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The influence of intellectuals is not only greater than in previous eras but also takes a very different form from that envisioned by those like Machiavelli and others who have wanted to directly influence rulers. It has not been by shaping the opinions or directing the actions of the holders of power that modern intellectuals have most influenced the course of events, but by shaping public opinion in ways that affect the actions of power holders in democratic societies, whether or not those power holders accept the general vision or the particular policies favored by intellectuals. Even government leaders with disdain or contempt for intellectuals have had to bend to the climate of opinion shaped by those intellectuals.
Intellectuals and Society not only examines the track record of intellectuals in the things they have advocated but also analyzes the incentives and constraints under which their views and visions have emerged. One of the most surprising aspects of this study is how often intellectuals have been proved not only wrong, but grossly and disastrously wrong in their prescriptions for the ills of society—and how little their views have changed in response to empirical evidence of the disasters entailed by those views.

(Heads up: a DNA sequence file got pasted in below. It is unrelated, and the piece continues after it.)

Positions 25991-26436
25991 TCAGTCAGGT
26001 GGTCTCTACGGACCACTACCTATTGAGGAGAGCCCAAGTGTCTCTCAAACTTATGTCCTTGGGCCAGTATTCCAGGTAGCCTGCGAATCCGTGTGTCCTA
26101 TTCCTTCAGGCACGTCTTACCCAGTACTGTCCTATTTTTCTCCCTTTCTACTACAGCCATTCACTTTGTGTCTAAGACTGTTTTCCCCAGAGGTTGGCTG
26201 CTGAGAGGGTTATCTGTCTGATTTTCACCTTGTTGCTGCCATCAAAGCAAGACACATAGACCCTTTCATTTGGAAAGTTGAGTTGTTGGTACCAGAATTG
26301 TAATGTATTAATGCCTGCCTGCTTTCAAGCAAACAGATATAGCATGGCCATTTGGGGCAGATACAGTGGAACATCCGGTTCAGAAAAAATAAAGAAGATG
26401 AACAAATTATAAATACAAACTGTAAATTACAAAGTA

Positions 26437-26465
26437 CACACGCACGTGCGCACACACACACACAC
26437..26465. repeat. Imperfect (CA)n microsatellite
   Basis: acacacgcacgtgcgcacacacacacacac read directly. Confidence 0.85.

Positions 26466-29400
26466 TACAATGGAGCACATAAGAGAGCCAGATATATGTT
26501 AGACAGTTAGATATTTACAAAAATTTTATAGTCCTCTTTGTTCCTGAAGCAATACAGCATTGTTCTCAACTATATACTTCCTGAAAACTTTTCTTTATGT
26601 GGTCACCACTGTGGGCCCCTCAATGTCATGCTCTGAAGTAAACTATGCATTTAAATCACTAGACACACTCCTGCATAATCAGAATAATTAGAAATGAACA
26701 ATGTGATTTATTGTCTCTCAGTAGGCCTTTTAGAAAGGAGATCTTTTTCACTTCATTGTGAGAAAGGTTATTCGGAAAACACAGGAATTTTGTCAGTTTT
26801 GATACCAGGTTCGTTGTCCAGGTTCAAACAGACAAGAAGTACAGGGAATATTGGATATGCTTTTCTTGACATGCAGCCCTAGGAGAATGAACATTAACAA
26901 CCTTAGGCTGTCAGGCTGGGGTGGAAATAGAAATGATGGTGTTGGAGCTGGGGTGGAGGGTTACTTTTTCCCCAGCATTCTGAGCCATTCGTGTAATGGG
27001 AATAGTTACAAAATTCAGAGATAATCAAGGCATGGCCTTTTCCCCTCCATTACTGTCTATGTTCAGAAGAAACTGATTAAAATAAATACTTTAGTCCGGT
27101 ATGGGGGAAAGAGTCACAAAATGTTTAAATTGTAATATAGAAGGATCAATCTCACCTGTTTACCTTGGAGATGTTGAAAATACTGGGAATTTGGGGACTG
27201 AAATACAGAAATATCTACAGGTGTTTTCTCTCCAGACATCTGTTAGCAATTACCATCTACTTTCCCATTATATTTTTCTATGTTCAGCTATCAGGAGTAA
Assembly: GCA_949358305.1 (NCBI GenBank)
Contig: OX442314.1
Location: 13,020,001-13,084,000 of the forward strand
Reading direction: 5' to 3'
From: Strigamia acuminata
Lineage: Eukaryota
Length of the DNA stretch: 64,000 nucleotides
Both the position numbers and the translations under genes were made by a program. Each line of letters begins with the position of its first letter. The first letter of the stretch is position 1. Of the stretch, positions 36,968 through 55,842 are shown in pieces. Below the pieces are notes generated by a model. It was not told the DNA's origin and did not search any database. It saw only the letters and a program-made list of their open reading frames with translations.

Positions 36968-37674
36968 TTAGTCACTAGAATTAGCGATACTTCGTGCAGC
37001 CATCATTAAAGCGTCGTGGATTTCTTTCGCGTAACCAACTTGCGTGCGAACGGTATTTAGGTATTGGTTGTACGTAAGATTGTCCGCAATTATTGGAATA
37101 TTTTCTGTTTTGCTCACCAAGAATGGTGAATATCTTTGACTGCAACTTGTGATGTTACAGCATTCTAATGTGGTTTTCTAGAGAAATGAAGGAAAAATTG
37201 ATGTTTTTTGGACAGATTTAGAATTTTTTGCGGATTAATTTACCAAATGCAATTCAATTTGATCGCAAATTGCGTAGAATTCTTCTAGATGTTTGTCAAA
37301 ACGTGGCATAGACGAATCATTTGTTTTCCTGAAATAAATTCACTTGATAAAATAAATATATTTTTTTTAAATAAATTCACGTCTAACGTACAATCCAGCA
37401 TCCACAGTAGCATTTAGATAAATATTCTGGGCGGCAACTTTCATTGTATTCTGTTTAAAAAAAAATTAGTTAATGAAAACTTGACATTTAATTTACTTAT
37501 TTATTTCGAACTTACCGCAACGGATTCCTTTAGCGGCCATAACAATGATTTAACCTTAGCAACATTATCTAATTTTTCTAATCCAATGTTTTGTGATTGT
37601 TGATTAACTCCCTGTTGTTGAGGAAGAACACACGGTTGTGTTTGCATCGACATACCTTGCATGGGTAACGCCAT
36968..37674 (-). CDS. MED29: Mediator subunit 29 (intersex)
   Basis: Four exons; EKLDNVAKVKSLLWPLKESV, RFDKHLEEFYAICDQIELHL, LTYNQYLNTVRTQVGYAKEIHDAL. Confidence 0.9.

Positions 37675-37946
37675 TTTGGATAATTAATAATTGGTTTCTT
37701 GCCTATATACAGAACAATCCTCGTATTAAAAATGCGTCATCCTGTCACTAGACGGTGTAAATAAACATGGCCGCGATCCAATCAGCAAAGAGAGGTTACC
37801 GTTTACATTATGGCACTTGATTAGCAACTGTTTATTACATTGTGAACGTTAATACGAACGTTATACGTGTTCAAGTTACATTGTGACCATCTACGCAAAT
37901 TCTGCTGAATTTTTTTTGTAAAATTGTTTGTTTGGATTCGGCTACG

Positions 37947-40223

Thomas Sowell has taught economics at Cornell, UCLA, Amherst, and other academic institutions, and his Basic Economics has been translated into six languages. He is currently a scholar in residence at the Hoover Institution, Stanford University. He has published in both academic journals and in such popular media as the Wall Street Journal, Forbes magazine, and Fortune, and he writes a syndicated column that appears in newspapers across the country.
Economist Thomas Sowell presents a passionate, albeit highly conservative, argument that outlines how intellectuals as a group shape public policy and public opinion. Sowell's argument is less than convincing, however, because he himself frequently makes statements about how limited the influence of intellectuals actually is. Narrator Tom Weiner paces the somewhat dense material well and handles the author's often-inflated vocabulary with ease. Thus, Weiner is able to enhance the material in a way that might trip up lesser readers. While conservatives will likely embrace Sowell's theories, even those who disagree should appreciate the well-written points and be left with much to ponder. D.J.S. © AudioFile 2011, Portland, Maine
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